This past week my circle of friends and extended family experienced no less than five incidents resulting in broken bones. None of these was a simple fracture mind you, I’m talking snap crackle and we don’t know if we can save this limb, Pop.
I realize prevailing psychological philosophy has us believe when this happens to the young, (which it did in all five cases) the best way to look at this is the young have a good chance of healing. The breakage quickly brought back my own brush with a major league boo boo.
Skateboarding had just come into vogue for those of us in the little town of Narrows at the time and I had to get in on this phenom. Mind you this was before the nice composition foot boards and soft wheels that later allowed some tricks which would have blown our minds at that point. My board was a rather stiff affair of pine with steel wheels.
That’s correct. Steel wheels. The same gauge as roller skates but made of steel. Crude by today’s standards but you could fly under the right conditions. Narrows is named for where the mountains narrow down to the New River so you can imagine we have no overabundance of flat land. This was before skate parks were invented. Traffic had gotten heavy off of High School Hill so in a rare fit of good judgment we had moved across the river in front of my home on a less steep road.
Less traffic on it set up the later drama. Cars hadn’t pushed off gravel in some areas of the road. Remember. Steel wheels which would stop on a dime when it hit little rocks. We were playing crack the whip to get up speed to cruise all the way down the road to the truck stop when I hit the rocks, literally.
About as fast as I could blink I went airborne and landed with all my weight on one arm which promptly snapped with bone poking through the skin. I ignored by companions suggestions it was a sprain, gathered the arm up in my shirt and pleaded for them to get help before I fainted. They did. Of course my parents weren’t home but my father was a policeman and he and my mom arrived at the same time the ambulance did. It is a small county.
The rescue squad all knew me and visibly paled as they stabilized my arm. In no uncertain terms they told me I was getting the quick trip to Princeton, W.Va., and the hospital. My best friend’s mother later told me they had gotten word he was in an ambulance on the way to hospital and she nearly fainted before they could tell her it wasn’t him. He couldn’t give her information on my condition but he could tell her how fast the ambulance went that day.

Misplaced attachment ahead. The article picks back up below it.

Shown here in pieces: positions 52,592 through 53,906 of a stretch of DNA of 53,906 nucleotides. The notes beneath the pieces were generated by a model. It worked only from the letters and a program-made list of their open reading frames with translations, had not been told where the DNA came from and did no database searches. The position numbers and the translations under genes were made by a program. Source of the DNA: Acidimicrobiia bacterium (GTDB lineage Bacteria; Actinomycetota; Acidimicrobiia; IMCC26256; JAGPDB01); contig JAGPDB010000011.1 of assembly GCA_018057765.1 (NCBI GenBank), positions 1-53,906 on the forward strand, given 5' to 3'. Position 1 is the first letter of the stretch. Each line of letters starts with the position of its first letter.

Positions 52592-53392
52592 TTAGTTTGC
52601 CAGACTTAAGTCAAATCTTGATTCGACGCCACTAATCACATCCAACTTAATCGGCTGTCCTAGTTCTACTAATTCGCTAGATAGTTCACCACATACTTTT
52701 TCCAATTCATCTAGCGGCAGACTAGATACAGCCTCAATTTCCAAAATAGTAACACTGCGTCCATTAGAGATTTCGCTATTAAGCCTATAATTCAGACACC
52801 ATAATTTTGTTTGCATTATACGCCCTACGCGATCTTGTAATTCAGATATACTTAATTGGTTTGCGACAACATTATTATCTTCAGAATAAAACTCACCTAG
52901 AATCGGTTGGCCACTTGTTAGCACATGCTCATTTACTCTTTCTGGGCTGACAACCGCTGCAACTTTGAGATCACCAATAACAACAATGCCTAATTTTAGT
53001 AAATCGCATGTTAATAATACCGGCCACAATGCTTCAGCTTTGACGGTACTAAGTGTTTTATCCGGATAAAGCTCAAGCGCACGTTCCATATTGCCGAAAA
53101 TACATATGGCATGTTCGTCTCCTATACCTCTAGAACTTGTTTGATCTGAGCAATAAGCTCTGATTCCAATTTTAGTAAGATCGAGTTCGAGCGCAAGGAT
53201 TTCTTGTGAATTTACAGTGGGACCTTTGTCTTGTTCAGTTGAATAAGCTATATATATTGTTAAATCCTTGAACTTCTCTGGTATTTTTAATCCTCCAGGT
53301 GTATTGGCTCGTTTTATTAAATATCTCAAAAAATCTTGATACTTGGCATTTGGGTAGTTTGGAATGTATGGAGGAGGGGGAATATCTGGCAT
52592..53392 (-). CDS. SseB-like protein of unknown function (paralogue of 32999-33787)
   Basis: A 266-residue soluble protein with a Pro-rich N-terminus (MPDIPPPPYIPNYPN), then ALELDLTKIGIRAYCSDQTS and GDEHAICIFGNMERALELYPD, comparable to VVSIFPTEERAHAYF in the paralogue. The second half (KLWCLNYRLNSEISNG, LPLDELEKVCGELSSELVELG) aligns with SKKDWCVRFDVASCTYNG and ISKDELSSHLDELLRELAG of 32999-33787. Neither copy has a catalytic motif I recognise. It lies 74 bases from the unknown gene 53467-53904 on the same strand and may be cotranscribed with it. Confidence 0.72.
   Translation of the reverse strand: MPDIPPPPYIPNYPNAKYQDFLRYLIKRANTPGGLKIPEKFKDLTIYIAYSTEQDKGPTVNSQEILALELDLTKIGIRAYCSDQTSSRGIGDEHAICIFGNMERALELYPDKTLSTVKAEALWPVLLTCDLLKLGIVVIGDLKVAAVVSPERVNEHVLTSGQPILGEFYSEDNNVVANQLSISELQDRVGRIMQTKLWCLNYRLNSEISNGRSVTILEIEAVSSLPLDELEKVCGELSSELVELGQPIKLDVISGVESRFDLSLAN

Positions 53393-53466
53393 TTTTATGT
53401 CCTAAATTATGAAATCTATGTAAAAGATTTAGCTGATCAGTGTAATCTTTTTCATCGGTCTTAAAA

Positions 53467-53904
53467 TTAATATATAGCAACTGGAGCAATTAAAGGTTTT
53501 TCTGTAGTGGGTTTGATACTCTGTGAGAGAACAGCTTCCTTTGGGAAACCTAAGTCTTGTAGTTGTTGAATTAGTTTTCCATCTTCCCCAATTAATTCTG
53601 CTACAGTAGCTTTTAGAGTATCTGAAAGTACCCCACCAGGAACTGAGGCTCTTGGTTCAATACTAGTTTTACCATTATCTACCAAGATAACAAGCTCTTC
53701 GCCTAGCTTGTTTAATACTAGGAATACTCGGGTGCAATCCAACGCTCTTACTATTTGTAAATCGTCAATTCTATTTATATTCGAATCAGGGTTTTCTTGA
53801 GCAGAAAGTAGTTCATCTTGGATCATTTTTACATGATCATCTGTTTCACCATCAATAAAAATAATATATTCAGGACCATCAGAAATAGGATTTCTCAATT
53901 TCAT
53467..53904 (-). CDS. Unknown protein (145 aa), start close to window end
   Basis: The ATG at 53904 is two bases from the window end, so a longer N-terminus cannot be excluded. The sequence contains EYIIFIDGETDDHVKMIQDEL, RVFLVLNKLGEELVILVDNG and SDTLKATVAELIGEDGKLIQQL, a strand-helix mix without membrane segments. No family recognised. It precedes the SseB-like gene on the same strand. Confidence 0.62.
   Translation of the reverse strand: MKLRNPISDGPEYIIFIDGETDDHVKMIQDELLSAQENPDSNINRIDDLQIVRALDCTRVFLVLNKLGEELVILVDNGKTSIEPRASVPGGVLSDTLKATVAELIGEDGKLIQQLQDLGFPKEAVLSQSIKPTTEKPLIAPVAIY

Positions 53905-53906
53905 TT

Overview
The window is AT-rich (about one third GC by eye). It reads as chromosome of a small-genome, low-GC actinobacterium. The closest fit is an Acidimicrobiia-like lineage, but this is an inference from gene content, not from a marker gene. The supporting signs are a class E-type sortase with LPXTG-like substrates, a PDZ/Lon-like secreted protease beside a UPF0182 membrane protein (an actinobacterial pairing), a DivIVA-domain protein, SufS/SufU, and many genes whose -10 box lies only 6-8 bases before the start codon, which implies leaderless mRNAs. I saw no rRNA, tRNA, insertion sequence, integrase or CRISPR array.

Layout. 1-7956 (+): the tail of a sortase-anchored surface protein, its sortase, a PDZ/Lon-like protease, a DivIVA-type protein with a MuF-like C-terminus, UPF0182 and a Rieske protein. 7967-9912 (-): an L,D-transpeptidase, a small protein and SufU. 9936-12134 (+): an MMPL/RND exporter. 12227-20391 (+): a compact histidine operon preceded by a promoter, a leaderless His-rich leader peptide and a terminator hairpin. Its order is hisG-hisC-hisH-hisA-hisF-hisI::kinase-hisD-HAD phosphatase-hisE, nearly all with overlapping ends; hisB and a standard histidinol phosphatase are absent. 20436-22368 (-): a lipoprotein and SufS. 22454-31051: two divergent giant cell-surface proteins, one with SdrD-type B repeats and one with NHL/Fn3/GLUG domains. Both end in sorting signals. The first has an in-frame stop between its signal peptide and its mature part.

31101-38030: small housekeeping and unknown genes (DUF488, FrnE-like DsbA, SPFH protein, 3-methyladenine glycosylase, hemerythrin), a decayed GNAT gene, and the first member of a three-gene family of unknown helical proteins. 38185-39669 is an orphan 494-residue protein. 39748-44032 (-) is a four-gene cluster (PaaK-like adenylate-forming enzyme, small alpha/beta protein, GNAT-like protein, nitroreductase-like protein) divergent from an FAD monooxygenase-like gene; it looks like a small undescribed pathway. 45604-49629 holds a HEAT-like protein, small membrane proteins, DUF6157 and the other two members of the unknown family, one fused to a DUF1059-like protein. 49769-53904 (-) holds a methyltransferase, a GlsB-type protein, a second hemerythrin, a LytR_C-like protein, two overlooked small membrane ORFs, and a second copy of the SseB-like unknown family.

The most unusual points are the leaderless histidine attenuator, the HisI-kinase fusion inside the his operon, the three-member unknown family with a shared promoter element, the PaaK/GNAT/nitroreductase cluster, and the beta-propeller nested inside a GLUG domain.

The last words I heard as I went under the anesthetic was someone in the operating room saying they didn’t think they could save my left arm.
They did and it was a long time of rehab before I got beyond playing that sunny day on a back street. I still imagine feeling the cracks every time it turns cold and rainy. If you look very closely the ends of some of the hardware they put in that day can be faintly seen. Point is, I lived differently after an injury like that. I think it’s stayed that way for a lot of children and I don’t want our culture to imbue them with too much hardiness.
Looking back on life in Narrows I had a lot more treats than tricks like that played on me and as Halloween approaches I’d like to encourage adults to give back a little of the holiday that has been shifted over to them over the past decade. Chuck another treat in the goody bag for the little “monsters” because kids have it rougher in a lot of different ways than we did. Garrison Kellor said anything done for a child is never wasted.
Reach David Broyles at email@example.com or 336-719-1952.